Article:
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Give Up?

Keeping with the Berry theme,  this is the bloom of the cranberry (Genus: Vaccinium).  Legend has it that early european settlers saw the blooms and thought it resembled the head and neck of a crane (double click on the above photo for a larger image).  Over time, it went from craneberry to cranberry.  Native Americans used it in their pemmican, while it is said that early settlers survived their first Thanksgiving by being shown by Native Americans how to harvest and prepare them.

Just like low bush blueberries, cranberry bushes are a very low shrub.  They thrive in cool, damp to wet locations.  Although they’re best known for being cultivated on the south shore of Massachusetts and Cape Cod,  there are wild cranberries growing in many locales in Massachusetts, especially in bogs.  One such bog is Burt’s Pit Bog (Brookwood Marsh Conservation Area) at the end of Ellington Road in Florence, Mass.  The bog itself has been preserved by the city but the essential important land around it has not.  The cranberries grow on a floating peat mat, drawing nutrients from the sunlight and bog.  In the fall and winter, animals travel to the bog for a great treat.  To learn more about the bog, take a look at the video I made:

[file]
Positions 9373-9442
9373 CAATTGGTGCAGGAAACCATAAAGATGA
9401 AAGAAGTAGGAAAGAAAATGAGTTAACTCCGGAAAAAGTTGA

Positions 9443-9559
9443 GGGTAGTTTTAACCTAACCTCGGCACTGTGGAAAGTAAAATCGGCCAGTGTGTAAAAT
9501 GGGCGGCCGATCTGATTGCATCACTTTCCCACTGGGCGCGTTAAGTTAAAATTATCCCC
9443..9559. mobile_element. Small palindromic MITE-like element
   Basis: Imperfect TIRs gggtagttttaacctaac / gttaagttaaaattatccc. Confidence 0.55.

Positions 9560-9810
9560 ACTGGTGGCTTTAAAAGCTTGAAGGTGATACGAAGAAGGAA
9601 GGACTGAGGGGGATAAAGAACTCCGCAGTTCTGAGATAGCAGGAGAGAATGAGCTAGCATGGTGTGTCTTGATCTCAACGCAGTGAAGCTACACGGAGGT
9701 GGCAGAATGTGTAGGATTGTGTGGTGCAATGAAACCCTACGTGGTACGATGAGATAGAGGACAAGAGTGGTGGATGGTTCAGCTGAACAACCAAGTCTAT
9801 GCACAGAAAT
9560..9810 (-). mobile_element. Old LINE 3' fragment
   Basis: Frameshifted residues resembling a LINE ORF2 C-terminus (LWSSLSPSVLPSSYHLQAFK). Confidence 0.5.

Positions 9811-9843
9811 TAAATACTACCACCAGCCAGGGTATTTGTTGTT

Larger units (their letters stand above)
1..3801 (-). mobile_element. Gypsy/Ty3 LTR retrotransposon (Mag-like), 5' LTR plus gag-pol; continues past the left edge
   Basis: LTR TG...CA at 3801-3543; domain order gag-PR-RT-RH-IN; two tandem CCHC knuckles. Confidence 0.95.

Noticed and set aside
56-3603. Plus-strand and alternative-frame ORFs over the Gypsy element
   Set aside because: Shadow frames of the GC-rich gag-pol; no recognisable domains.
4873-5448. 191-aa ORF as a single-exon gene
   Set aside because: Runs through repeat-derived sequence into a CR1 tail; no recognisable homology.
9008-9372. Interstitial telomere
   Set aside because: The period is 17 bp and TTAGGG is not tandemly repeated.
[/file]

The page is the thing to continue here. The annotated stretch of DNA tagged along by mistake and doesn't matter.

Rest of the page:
About John Body

I live in Western Massachusetts, in the incredibly beautiful Connecticut River Valley. I've been hiking, kayaking, and tracking wildlife throughout the Valley with lots of photos and videos that people may like to see. Whenever I travel I also take my cameras just in case I see great scenery or wildlife. My passion is wildlife conservation so I try to attend wildlife workshops and land preservation events (Habitat, Habitat, Habitat!). When I get a chance, I videotape the experts, they're just so knowledgeable and inspiring. I hope you enjoy my posts.
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